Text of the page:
Friday, April 12, 2013

Debbie Downer, Jesus, & Sabbaticals: A Response to What Ryan Said

My college roommate posted this: Searching for What Comes Next

This post isn't so much to respond to what he said as it is to say: "Yeah...what Ryan said." Ryan speaks my own heart here.

It's easy to be cynical.

I've been really "good" at pointing out what's wrong in various arenas: political, social, but most importantly to me: in the Church. And by "good," I mean that I've done it often, not necessarily that I'm always right.

But this is my point at the moment: Notions of rightness seem so futile to me these days (at least in the objective and formulaic when universally prescribed). You may label me a heretical product of a relativistic generation, but it seems more and more true to me that what's right in one situation is drastically wrong in another. This is different than saying that "anything goes" or "everyone can believe what they want to." Instead, I am calling for acknowledgement that withholding judgment firstly is the path to righteousness.

I tend to think Ryan's right: Patience is very important. Dealing with the situations and people right in front of me and in my little circle of influence is really all we can do. I've got all sorts of great ideas for how Barack Obama should rule the world. But that's neither my call nor my actual opportunity.
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Great comedians know that what makes good comedy is the ability to take what is true in actuality (=lived life) and make light of it. Saturday Night Live gives us a great example of this in the character of Debbie Downer. Debbie Downer is hilarious in great part because we all know her. Even more so, it's because many of us are her.

It's one thing to ignorantly ride in the clouds all day long, and another to drag one's head through the mud all the time. Both are unrealistic. The first is dangerous in that things such as pain and grief exist. The second is because it offers no hope, grace, or love (which also exist).

The gospel reading for this coming third week of Easter gives us Jesus' conversation with Peter in John 21. I can be Peter in this situation so very often: finding the counter-example, pointing out what's wrong, straining gnats, plucking specks, or judging my situation based upon my neighbor's.

But Jesus' response should continue to shape and form me: "What's that to you? You follow me."

If Jesus were a blood-thirsty totalitarian dictator, this would be a problematic. But his example of grace, forgiveness, and love should be attractive enough to want to follow this command.

I know, I know: "The Church can be and so often is a hypocrite, a stumbling block, a whore, and looks nothing like Jesus. Institutions suck. Christians are mean. There are better ways."

I know. I really do. And I too have desired to leave for whatever I think is best. And methods, words, and vessels should indeed change. Wineskins need replacing. But the problem is just that: I think I know best. And I don't. If nothing else, what this ever-changing and fickle world greatly needs is some consistent loving, some stick-it-through determination, and unwavering, unchanging love.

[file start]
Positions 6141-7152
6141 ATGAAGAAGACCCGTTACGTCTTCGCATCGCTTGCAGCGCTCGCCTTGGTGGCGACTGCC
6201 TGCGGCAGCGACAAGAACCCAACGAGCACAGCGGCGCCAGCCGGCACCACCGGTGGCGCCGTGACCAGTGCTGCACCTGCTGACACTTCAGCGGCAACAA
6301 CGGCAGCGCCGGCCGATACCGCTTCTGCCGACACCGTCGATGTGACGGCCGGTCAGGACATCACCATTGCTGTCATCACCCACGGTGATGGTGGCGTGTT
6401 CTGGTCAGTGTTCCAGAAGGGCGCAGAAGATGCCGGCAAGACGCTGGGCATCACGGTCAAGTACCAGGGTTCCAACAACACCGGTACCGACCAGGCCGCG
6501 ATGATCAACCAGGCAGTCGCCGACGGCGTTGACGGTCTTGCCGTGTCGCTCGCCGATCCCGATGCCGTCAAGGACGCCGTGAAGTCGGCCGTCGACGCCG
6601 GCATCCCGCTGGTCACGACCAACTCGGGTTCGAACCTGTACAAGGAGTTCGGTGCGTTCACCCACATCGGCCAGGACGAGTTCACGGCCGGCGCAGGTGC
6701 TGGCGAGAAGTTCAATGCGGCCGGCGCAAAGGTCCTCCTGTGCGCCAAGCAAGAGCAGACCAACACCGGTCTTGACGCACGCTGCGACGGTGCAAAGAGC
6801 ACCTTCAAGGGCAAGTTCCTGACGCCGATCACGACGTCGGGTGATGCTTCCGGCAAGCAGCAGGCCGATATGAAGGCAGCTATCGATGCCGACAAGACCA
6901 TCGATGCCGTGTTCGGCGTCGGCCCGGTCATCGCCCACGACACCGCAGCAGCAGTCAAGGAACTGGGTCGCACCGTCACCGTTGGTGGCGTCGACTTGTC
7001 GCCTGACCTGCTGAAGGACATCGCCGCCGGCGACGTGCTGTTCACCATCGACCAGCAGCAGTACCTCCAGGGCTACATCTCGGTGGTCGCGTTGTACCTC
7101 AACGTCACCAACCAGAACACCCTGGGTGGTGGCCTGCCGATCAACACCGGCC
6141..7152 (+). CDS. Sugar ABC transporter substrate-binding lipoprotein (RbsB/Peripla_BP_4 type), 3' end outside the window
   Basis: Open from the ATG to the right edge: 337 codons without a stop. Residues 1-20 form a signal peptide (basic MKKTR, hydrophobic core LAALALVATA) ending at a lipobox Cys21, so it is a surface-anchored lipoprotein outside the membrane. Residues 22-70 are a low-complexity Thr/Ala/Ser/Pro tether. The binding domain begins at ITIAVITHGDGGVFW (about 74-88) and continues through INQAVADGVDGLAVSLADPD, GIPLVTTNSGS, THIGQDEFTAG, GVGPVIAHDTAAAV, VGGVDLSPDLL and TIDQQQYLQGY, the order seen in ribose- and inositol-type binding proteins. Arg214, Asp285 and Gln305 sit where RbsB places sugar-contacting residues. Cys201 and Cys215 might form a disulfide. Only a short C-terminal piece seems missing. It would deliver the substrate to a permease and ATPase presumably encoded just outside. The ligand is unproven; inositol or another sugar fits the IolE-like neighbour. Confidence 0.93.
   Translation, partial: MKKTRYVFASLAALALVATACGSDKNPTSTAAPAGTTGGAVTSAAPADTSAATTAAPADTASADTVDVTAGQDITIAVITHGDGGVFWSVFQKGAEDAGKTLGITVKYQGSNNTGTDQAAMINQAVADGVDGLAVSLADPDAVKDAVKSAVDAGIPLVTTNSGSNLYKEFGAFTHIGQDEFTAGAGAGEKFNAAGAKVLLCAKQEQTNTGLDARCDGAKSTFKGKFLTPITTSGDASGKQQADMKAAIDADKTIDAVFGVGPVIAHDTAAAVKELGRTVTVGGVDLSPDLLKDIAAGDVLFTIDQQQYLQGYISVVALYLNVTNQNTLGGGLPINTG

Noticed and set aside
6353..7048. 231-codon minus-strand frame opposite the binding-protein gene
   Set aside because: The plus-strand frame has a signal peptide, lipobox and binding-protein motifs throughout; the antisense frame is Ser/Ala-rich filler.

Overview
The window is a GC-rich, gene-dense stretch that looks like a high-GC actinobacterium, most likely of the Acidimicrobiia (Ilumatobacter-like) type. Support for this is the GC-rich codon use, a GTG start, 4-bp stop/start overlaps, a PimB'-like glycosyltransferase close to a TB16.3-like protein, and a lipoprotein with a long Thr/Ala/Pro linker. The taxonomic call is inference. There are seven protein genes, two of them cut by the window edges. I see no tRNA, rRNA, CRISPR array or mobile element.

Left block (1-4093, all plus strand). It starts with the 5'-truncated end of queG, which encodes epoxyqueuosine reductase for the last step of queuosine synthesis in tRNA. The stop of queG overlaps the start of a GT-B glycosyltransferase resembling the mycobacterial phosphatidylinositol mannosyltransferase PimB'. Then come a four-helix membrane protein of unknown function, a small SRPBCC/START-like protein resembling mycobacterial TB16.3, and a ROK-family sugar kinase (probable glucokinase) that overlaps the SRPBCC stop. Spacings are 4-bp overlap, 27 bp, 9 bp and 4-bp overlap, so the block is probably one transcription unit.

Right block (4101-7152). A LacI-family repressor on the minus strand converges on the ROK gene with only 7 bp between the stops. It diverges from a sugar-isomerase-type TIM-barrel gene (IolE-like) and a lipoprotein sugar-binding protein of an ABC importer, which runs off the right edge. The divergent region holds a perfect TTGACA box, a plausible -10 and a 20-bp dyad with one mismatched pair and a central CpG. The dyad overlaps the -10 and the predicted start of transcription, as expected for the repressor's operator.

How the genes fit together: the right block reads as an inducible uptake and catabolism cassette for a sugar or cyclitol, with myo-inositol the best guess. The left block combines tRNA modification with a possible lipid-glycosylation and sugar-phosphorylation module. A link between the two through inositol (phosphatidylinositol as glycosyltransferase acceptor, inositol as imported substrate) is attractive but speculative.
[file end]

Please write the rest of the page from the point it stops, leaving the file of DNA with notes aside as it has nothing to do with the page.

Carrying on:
The greatest problems with marriage that exist these days aren't those of sexual identity, but of fidelity. And these marital problems are a microcosm of the whole: we're horrible at sticking things through.

"I don't like this situation. See ya. I'm going to another."
"This isn't working. Something must change."
"This isn't right. That over there must be."

Are there times to chop down the tree and plant an new one? Of course, but by our standards, Jesus had every right to leave the institutional "Church" of his time. And yes, he certainly had words and protests to demonstrate how disgusted he was with these things. But he continued to practice the faith of his people. Indeed: he got away from them to be alone (and often!). But he always returned to his people, his "family," and his tribe, ultimately giving all that he had that they just might see who they should actually be.

Jesus spoke critically. But in the end, his greatest examples were those of loving devotion and self-emptying action.
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I'm greatly looking forward my sabbatical period this summer. The practice of sabbath is one prescription by which I think our brokenness can be healed. To take the time-out to celebrate, to enjoy, to break from the listlessness of our cynicism is to practice the divine creative love.

A lot of people don't get it (I might explode if I get one more comment about my "extended vacation" or underhanded comments about how there are more righteous things to do than take a sabbatical like ridding the world of poverty). Heck...I don't completely get it. But I think that it's because our heads and hearts can be so very muddled by the clouds of cynicism that we need such times.

When our six days of working with the dirt turns into perpetual mud-flinging, we'd do well to stand up and go for a walk for a day amongst the flowers that such dirt can and should produce.
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Jars of Clay ended their first studio album with a song that is probably the least well-known of the whole thing (particularly because it's followed by a more upbeat "hidden" song). It's not chart-topper, but it sure does speak of what I'm trying to say here, I think:

Cynical. It's just your way.
You play the doubting Thomas, Feel the scars and wipe the stains

So you fight, and retreat, 
And talk yourself out of believing in any peace that you can't see.

Blind words you call
Blind words will fall

You're logical. 
You can't find any reason to believe in love.
You are blind.

Crucify, and deny. 
Pass the blame and burn the mission until dust remains and wash your hands.

Blind words you call
Blind words will fall

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